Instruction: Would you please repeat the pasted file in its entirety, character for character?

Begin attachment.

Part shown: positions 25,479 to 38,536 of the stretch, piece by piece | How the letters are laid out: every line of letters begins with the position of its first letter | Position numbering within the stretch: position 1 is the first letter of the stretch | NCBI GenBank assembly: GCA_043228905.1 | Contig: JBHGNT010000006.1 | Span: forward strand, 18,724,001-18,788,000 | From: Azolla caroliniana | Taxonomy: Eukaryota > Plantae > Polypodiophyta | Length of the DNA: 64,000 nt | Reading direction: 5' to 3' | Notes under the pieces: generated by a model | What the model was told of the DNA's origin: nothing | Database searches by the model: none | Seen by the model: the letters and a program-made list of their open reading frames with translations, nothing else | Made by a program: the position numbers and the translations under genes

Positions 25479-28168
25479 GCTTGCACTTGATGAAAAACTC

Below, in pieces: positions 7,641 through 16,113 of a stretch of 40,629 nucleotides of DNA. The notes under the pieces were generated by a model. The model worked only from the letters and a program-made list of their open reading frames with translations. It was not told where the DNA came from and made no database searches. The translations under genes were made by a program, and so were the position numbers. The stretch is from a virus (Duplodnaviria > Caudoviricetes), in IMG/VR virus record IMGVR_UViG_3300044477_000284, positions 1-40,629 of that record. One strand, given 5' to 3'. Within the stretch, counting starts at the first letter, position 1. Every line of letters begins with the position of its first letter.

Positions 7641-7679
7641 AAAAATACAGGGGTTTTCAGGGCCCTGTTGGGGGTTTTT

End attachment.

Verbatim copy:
Part shown: positions 25,479 to 38,536 of the stretch, piece by piece | How the letters are laid out: every line of letters begins with the position of its first letter | Position numbering within the stretch: position 1 is the first letter of the stretch | NCBI GenBank assembly: GCA_043228905.1 | Contig: JBHGNT010000006.1 | Span: forward strand, 18,724,001-18,788,000 | From: Azolla caroliniana | Taxonomy: Eukaryota > Plantae > Polypodiophyta | Length of the DNA: 64,000 nt | Reading direction: 5' to 3' | Notes under the pieces: generated by a model | What the model was told of the DNA's origin: nothing | Database searches by the model: none | Seen by the model: the letters and a program-made list of their open reading frames with translations, nothing else | Made by a program: the position numbers and the translations under genes

Positions 25479-28168
25479 GCTTGCACTTGATGAAAAACTC

Below, in pieces: positions 7,641 through 16,113 of a stretch of 40,629 nucleotides of DNA. The notes under the pieces were generated by a model. The model worked only from the letters and a program-made list of their open reading frames with translations. It was not told where the DNA came from and made no database searches. The translations under genes were made by a program, and so were the position numbers. The stretch is from a virus (Duplodnaviria > Caudoviricetes), in IMG/VR virus record IMGVR_UViG_3300044477_000284, positions 1-40,629 of that record. One strand, given 5' to 3'. Within the stretch, counting starts at the first letter, position 1. Every line of letters begins with the position of its first letter.

Positions 7641-7679
7641 AAAAATACAGGGGTTTTCAGGGCCCTGTTGGGGGTTTTT